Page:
Copyright Small Claims: A Solution for Many Creators

In my experience, the number-one complaint about contemporary copyright is that it is unenforceable in the digital age. Independent creators take one look at the scope of infringement relative to the cost of a single litigation and give up on the idea that they have any control. Many infringers—from casual to corporate—are either unaware that they’re infringing or they know how unlikely enforcement is for small creators; and this breeds the kind of smug responses we read about all the time. You know the ones. Where even a major brand uses a photograph for its marketing and then tells the photographer he has a lot of nerve to ask for money and should actually be grateful for the “exposure.”

On top of all this day-to-day infringement, the sage critics of copyright, those self-appointed defenders of the tubes, tell everyone there is no way to enforce copyrights online without sabotaging the delicate workings of the web. Some of these ivory-tower think-tankers even claim to care about authors with a sympathetic shrug and declare, “Artists do deserve to get paid, but we can’t afford to damage the innovation. You don’t want to hurt the innovation, do you?” Ergo, non-enforcement for thousands of small-scale and start-up creators becomes a predicate for steadily eroding copyright as principle.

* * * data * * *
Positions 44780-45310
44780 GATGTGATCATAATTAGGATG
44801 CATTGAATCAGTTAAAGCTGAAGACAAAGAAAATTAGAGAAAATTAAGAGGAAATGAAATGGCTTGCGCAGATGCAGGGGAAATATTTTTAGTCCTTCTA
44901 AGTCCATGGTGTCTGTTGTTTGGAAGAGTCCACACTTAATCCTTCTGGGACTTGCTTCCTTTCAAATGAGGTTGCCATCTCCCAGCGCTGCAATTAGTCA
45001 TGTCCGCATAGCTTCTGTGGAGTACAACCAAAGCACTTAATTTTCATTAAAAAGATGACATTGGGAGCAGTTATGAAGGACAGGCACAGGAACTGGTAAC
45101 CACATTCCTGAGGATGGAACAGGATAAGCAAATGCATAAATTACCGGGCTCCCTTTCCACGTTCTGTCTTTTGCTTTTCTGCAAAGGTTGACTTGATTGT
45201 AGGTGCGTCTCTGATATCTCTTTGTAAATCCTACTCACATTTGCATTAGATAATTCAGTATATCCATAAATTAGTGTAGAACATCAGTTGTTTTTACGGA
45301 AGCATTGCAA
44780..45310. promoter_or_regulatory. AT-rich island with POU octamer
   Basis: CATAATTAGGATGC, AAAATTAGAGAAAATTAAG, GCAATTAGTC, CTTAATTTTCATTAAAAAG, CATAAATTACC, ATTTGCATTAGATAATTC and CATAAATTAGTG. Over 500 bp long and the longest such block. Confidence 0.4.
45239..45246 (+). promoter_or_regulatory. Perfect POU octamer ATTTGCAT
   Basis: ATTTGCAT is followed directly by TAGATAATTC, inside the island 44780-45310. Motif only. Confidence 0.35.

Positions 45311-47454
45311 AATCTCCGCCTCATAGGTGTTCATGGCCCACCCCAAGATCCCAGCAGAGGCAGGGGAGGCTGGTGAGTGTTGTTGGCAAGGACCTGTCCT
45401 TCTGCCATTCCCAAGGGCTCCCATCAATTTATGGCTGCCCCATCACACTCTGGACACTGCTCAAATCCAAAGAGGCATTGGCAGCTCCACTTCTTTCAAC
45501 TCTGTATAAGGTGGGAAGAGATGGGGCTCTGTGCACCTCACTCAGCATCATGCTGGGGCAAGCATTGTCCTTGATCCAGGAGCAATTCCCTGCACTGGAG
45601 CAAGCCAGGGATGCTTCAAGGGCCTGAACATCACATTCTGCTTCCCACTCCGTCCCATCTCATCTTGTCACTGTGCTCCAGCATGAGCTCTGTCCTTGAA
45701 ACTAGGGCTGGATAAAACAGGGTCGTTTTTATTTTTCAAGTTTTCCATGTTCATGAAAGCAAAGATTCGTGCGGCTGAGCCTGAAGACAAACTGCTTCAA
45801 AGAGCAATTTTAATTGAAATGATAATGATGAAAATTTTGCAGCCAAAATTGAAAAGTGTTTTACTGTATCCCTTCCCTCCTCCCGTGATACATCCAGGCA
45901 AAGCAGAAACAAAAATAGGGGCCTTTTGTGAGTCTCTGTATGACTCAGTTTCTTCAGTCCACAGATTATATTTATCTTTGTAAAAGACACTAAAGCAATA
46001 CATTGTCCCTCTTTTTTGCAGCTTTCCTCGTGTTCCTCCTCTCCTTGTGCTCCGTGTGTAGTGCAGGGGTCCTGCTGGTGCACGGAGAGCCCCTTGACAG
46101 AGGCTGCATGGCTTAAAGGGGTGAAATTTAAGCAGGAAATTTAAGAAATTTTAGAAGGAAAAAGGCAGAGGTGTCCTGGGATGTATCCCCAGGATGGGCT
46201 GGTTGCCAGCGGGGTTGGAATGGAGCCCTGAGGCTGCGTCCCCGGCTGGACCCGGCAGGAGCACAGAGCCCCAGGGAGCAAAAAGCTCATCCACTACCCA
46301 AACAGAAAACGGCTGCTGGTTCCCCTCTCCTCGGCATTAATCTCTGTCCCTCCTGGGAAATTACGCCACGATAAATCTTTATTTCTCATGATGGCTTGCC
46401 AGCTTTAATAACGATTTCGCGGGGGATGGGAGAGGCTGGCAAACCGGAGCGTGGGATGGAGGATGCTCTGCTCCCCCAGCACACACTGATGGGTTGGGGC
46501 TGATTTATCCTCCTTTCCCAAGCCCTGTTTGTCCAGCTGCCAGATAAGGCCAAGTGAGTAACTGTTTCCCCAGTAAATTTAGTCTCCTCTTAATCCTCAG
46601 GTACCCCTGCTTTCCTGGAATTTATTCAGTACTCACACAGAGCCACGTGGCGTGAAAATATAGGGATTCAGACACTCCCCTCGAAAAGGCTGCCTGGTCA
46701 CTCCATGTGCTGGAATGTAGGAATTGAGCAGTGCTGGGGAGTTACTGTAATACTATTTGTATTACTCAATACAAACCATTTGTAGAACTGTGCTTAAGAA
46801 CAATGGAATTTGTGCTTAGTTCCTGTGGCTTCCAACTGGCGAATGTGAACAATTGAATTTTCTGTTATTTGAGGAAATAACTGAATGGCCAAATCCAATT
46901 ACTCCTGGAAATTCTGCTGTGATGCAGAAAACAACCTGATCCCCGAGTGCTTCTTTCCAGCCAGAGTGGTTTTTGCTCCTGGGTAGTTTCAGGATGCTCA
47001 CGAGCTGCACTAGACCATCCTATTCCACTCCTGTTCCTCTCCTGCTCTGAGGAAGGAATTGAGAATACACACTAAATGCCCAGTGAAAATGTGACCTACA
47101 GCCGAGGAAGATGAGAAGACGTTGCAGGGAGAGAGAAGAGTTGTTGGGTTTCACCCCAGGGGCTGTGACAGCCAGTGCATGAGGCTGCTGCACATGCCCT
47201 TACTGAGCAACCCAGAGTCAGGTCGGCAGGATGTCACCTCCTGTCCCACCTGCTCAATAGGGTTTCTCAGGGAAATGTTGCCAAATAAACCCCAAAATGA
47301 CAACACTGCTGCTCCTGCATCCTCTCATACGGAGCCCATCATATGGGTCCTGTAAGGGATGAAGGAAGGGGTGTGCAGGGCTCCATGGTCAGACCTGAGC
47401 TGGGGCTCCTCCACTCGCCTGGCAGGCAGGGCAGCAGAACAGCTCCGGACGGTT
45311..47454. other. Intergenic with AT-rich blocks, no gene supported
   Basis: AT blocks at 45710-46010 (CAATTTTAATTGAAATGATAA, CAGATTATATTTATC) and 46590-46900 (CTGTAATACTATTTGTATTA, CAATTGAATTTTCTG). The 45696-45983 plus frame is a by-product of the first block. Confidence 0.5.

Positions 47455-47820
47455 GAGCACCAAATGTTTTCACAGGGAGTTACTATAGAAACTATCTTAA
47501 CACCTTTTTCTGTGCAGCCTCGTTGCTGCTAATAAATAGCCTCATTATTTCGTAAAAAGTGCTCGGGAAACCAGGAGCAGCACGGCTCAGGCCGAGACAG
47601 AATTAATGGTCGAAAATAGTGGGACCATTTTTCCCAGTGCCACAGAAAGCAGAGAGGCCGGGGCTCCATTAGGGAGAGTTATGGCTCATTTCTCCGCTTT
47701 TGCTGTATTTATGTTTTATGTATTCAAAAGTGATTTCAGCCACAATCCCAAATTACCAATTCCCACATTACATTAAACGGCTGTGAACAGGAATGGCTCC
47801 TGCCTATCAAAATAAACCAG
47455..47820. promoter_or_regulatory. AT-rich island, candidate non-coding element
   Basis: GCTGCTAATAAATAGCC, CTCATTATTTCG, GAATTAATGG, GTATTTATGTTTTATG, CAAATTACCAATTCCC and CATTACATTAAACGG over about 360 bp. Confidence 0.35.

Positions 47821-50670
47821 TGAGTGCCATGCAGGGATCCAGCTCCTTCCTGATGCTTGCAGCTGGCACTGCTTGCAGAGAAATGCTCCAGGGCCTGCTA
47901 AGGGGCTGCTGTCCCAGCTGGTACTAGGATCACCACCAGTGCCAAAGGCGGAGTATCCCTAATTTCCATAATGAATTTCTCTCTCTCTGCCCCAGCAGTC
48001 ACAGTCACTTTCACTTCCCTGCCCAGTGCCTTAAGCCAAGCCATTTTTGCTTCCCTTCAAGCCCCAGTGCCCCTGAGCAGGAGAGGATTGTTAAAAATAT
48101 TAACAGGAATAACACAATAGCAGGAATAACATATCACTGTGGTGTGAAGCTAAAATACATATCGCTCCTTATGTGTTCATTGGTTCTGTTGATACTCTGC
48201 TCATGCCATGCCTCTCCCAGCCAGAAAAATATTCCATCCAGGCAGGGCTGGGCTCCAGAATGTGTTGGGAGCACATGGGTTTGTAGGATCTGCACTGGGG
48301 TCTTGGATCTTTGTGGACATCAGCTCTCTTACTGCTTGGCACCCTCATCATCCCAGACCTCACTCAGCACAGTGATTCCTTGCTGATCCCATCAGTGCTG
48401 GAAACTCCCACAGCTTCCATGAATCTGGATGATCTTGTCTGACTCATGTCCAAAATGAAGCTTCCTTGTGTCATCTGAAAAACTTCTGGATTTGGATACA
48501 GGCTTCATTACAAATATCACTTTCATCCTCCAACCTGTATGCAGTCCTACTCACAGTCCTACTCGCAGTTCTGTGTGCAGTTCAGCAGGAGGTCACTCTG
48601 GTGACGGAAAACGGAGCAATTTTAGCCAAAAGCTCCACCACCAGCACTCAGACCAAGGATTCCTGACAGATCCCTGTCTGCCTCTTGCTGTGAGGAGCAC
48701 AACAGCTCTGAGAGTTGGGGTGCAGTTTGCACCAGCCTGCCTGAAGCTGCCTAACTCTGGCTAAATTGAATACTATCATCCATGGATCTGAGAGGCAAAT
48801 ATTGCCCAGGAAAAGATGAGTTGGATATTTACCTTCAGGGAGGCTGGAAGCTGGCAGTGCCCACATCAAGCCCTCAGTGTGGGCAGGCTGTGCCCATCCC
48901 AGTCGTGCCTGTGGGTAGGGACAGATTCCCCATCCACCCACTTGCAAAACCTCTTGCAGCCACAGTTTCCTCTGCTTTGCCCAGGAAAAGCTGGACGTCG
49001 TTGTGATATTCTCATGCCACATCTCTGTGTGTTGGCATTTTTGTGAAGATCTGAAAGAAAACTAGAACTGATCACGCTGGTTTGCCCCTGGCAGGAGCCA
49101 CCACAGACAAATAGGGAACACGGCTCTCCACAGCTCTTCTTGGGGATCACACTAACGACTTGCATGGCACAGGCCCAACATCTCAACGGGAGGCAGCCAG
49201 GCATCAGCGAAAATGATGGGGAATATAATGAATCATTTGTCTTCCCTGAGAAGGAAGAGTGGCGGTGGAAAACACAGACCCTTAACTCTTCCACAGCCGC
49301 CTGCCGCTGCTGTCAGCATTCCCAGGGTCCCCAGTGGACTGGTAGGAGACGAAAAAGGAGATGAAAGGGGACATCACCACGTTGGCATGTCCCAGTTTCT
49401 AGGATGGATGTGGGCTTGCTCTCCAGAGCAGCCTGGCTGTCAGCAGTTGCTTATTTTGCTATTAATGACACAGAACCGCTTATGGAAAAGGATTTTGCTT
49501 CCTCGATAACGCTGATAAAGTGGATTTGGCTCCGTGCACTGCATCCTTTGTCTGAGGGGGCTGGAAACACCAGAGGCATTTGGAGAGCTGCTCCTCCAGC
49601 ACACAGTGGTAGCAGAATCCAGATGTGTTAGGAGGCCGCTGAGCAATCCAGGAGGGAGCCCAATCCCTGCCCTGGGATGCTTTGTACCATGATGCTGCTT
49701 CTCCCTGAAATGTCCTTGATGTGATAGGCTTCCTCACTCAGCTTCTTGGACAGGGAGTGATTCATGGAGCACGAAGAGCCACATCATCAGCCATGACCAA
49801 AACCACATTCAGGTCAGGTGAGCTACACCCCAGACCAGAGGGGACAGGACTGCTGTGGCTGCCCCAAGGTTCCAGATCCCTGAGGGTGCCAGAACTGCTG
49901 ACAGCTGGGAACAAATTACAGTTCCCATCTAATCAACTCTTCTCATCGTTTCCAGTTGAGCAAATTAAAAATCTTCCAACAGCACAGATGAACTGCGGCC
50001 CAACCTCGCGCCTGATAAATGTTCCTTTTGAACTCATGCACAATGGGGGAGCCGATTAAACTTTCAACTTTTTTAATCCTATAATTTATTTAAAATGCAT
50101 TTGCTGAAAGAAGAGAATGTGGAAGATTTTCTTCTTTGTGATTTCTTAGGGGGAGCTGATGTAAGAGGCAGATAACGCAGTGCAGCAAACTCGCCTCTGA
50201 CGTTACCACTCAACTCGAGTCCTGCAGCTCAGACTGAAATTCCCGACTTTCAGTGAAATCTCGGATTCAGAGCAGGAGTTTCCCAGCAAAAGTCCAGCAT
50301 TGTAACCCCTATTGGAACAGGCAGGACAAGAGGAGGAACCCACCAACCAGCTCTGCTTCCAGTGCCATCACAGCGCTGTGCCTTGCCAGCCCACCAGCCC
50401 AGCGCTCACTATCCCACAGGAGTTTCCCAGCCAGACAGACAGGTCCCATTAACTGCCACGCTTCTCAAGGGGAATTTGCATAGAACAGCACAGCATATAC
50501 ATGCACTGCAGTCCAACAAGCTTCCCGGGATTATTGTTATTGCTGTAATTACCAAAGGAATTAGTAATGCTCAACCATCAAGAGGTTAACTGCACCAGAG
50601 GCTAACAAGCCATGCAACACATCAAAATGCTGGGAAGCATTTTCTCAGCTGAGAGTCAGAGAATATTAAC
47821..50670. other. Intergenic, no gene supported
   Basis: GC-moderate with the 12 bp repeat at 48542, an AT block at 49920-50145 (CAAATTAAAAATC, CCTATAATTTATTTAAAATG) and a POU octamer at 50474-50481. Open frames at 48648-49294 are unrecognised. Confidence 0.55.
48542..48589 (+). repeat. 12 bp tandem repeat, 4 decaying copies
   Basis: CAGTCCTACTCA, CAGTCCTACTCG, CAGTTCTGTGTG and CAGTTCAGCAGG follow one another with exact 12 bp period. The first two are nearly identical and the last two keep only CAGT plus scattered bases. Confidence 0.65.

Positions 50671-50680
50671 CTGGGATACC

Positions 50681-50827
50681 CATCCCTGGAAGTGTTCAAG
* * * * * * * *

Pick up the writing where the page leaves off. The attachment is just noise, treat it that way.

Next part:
The Small Claims Bill

It won’t solve every problem, but it should make a tangible difference for a significant population of creators who currently do not avail themselves of any enforcement procedure, but would if the barriers were lower. And frankly, copyright critics and internet-advocates (the ones who claim to care about creators) should actually support this bill because it establishes a forum for narrow, voluntary, and limited resolution between a rights holder and an alleged infringer without creating even a hint of a new liability implication for investing in web platforms.

H.R. 3945, the Copyright Alternative in Small-Claims Enforcement Act (CASE) has been more than a decade in the works. This amendment to the copyright law would establish a three-officer Copyright Claims Board within the Copyright Office, comprising two expert copyright attorneys and one attorney with specific experience in alternative dispute resolution. Rights holders can file complaints through electronic communications, without an attorney, and respondents may avail themselves of all the same defenses (e.g. fair use) that may be asserted in a federal litigation.

A Few Key Features